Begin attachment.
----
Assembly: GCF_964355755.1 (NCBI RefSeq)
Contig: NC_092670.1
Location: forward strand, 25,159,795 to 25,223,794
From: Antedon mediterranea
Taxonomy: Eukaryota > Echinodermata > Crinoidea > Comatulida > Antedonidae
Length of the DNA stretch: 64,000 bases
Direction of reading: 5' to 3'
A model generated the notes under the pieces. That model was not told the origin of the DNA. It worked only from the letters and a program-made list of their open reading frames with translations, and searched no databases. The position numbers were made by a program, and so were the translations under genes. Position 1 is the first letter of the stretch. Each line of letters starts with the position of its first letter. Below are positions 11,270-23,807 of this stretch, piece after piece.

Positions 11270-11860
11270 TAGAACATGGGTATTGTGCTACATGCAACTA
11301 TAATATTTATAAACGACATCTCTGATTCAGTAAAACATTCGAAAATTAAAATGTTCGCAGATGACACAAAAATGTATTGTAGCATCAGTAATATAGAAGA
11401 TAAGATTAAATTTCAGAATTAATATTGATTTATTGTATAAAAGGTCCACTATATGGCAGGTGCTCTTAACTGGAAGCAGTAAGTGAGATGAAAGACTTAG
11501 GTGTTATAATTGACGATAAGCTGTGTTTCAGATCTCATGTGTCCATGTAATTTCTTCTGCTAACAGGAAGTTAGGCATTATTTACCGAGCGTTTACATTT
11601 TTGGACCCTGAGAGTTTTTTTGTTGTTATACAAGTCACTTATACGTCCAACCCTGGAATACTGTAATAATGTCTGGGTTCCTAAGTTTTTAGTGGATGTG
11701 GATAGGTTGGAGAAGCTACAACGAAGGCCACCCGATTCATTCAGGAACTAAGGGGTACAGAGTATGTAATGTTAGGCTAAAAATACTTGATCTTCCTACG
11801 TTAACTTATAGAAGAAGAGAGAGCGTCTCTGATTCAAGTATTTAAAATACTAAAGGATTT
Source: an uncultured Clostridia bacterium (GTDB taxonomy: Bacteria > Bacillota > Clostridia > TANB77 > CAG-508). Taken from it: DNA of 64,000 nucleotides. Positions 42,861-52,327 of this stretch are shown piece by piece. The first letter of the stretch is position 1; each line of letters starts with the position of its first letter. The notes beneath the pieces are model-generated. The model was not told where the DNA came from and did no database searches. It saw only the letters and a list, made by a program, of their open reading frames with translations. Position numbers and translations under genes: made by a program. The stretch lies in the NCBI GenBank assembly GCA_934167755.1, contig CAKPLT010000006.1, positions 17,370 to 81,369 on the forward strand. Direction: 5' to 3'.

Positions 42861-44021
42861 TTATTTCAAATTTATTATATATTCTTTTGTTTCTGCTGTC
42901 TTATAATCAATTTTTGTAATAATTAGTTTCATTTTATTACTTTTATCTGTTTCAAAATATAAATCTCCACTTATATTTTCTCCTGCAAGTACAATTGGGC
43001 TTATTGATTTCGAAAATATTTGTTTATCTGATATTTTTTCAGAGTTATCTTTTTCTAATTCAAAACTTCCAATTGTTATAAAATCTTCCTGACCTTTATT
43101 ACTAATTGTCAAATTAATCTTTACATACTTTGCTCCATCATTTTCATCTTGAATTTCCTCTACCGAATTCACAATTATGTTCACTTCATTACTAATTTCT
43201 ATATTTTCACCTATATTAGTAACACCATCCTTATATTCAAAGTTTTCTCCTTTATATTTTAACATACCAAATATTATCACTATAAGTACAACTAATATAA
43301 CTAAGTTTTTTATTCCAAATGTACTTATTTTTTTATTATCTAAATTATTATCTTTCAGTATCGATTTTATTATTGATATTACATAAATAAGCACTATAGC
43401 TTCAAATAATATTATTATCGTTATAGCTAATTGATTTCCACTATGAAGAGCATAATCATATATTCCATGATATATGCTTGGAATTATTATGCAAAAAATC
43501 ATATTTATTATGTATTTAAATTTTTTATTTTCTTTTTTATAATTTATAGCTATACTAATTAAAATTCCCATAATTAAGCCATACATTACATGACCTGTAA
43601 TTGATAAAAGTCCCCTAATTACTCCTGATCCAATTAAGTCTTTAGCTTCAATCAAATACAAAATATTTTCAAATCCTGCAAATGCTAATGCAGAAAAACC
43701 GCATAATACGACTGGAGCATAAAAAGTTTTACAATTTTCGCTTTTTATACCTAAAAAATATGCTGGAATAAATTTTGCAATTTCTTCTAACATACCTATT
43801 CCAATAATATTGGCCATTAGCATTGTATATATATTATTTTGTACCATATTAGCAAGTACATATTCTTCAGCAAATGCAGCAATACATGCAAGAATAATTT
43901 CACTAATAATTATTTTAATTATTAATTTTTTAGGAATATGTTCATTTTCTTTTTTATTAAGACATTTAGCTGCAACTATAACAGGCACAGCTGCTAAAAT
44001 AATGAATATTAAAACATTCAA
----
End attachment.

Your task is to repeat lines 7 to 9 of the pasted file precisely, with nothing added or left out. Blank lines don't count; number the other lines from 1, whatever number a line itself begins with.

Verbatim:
Direction of reading: 5' to 3'
A model generated the notes under the pieces. That model was not told the origin of the DNA. It worked only from the letters and a program-made list of their open reading frames with translations, and searched no databases. The position numbers were made by a program, and so were the translations under genes. Position 1 is the first letter of the stretch. Each line of letters starts with the position of its first letter. Below are positions 11,270-23,807 of this stretch, piece after piece.

Positions 11270-11860